To be gifted with such beauty, with such adoration.
To be gifted with this love.

I like to think of myself as a woman of  my word.
Never go down without earrings.
She said.
It was not my word I have been breaking, it was hers.

For two days now I have gone down without earrings. I never do.
I was afraid my mommie would notice. My lack of adornment. If I walk quickly, she wouldn't notice what is missing between the curls.

Alaa Abd El Fattah is still in jail, even though General Tantawy has declared that investigations into the massacre of Maspero at October 9th 2o11 have been moved to Civil Prosecution.

Alaa was the first who said it. We fear our mothers more than bullets.

I am afraid and that is why I have not been wearing them.

I fear the terror at the pit of mother's heart crawling up to blind her from anything else other than what she wants, that we stay with her, that we will not go "there".

I lie. I break promises. I put up pretences.

I go.

I am afraid.

Tying the first watch I got – the one my mother gave me – her old watch, around my wrist, I look at the brown leather jewelry box where earrings live.
I open it. I move my fingers through silver and stones. Gropping.
No. Not there. Not when anything could happen.

I remember last January's ends and the buds of February as I translated instructions for those braver than me.  It was very specific.

Do not wear any kind of jewelry they can  pull you from: necklaces, pendants, earrings, etc.

I don’t have studs.

And so, for the past days I have gone down with my ear lobes naked.
I play around the small brown bedding where they lie trying to find one to wear that matches my mission.
Then I ask myself, whose gift, whose love, do I want to sing in my ears if I die today?
Despite my cowardice and constant removal of myself from harm's way, I play the game.

My grandmother's old silver earrings, which came to me as a gift on my 12th birthday.
The pearls I got from a circle of beautiful women the day I got appointed at university.
The jade ones I made from the four honey stones Khaltoo Mona gave me before she left us.
Mother of pearl – 19th birthday – from 4beautiful , now, women.
Yemeni jade set in Yemeni silver along 12 years.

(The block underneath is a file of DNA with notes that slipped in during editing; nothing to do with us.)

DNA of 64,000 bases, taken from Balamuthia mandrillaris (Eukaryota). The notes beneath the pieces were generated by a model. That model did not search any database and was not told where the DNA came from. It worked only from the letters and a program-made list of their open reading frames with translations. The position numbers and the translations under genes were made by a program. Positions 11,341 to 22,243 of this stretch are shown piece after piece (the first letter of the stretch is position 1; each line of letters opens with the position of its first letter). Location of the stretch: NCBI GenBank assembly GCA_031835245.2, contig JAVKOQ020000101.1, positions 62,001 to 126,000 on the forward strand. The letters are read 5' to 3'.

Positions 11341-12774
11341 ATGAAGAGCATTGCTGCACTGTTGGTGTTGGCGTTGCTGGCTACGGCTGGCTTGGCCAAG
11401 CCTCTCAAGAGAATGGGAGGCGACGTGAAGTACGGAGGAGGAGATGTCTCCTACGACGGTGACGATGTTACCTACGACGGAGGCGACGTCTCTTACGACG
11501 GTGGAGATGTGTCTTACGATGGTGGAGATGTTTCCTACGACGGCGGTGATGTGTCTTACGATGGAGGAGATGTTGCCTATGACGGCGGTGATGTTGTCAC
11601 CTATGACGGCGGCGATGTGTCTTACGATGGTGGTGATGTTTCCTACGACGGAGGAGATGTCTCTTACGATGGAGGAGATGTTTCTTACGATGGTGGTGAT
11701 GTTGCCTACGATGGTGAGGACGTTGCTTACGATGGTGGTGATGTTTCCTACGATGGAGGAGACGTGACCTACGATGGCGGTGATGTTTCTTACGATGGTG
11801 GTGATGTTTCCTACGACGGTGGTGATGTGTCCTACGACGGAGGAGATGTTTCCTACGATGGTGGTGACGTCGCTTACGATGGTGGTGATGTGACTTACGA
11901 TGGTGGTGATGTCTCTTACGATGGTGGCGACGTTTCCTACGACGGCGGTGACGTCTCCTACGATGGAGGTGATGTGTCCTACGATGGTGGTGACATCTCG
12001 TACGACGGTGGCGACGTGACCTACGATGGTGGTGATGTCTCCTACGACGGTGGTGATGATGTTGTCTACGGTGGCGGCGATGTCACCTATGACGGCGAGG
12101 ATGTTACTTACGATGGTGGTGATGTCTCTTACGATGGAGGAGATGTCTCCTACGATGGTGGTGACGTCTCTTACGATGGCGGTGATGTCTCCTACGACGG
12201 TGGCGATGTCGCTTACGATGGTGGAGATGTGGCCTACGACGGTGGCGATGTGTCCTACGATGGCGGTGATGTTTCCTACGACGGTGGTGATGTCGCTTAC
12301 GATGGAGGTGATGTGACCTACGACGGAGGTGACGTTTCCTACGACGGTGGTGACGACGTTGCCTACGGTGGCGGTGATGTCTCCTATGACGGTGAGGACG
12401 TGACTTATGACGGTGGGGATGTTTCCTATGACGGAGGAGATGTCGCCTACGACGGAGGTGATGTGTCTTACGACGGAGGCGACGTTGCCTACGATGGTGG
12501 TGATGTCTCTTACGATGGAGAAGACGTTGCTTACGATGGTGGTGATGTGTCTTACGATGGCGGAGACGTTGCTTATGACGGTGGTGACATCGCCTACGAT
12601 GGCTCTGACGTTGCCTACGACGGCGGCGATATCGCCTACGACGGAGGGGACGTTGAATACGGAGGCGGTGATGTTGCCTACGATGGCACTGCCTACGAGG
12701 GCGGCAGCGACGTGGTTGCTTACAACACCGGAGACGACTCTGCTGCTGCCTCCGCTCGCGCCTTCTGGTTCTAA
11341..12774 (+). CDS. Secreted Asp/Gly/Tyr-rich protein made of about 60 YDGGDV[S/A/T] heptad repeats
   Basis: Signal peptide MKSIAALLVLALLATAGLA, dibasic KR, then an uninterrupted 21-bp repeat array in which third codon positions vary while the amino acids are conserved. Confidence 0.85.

I decided not to wear any. No studs, no rings. What if one of those killing us ran after me for some reason and grabbed my from my earring and tore it out of my ear?

I would have another one of those. I would have to transform them.

Another one like the crescent lost in Alexandria's winter.
The Celtic design with silvery blue from my grandma's lands.
My mama's little sterling hear – rose quartz so soft – which now lies at my throat in a chain.

No earrings to Tahrir today, I decided.

As I breathed his long missed smell in the first half of the day, I didn’t need to reach up to my ears and feel empty.
He filled them with lapis lazuli and coral set in harmony and meticulous detail of every minute he spent choosing them.

The taller, more cynical me.

The first time I went to Tahrir Square was with him.
Now, I tell him, "I will call you when I'm there".

Things do go around in rings.

Everything does.
We start at a point and we end at the same point. But at the point of ending we are no longer those who set off. We grow and we carry with us the fullness and the wholeness of a complete ring closing around an ear lobe. And then we move on to the next ear, the next pair.

This time is different. We all know. This time we move collectively. Together, past the borders of Tahrir Square, to reach its fullness.

This time we will not shy of wanting to be complete.
This time we will remember.
Egyptians have never sung to crescents.
We've always sung for full moons.

Wednesday, 23rd of November 2011.


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